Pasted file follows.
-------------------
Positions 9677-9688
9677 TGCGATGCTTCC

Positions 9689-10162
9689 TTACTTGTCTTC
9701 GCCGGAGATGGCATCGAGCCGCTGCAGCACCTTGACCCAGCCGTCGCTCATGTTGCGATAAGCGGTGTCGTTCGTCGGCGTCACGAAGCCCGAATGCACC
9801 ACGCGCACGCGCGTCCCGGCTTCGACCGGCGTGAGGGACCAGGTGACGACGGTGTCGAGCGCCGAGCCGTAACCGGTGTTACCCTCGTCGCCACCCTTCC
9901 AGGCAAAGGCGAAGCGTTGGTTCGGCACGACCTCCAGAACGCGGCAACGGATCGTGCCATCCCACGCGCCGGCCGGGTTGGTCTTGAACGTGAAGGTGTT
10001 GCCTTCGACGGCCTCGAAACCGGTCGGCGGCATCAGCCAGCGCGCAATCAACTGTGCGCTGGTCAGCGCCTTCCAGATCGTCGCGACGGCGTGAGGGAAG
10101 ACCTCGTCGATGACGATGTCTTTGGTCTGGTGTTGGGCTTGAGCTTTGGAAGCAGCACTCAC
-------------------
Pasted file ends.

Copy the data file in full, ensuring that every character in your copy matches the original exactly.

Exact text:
Positions 9677-9688
9677 TGCGATGCTTCC

Positions 9689-10162
9689 TTACTTGTCTTC
9701 GCCGGAGATGGCATCGAGCCGCTGCAGCACCTTGACCCAGCCGTCGCTCATGTTGCGATAAGCGGTGTCGTTCGTCGGCGTCACGAAGCCCGAATGCACC
9801 ACGCGCACGCGCGTCCCGGCTTCGACCGGCGTGAGGGACCAGGTGACGACGGTGTCGAGCGCCGAGCCGTAACCGGTGTTACCCTCGTCGCCACCCTTCC
9901 AGGCAAAGGCGAAGCGTTGGTTCGGCACGACCTCCAGAACGCGGCAACGGATCGTGCCATCCCACGCGCCGGCCGGGTTGGTCTTGAACGTGAAGGTGTT
10001 GCCTTCGACGGCCTCGAAACCGGTCGGCGGCATCAGCCAGCGCGCAATCAACTGTGCGCTGGTCAGCGCCTTCCAGATCGTCGCGACGGCGTGAGGGAAG
10101 ACCTCGTCGATGACGATGTCTTTGGTCTGGTGTTGGGCTTGAGCTTTGGAAGCAGCACTCAC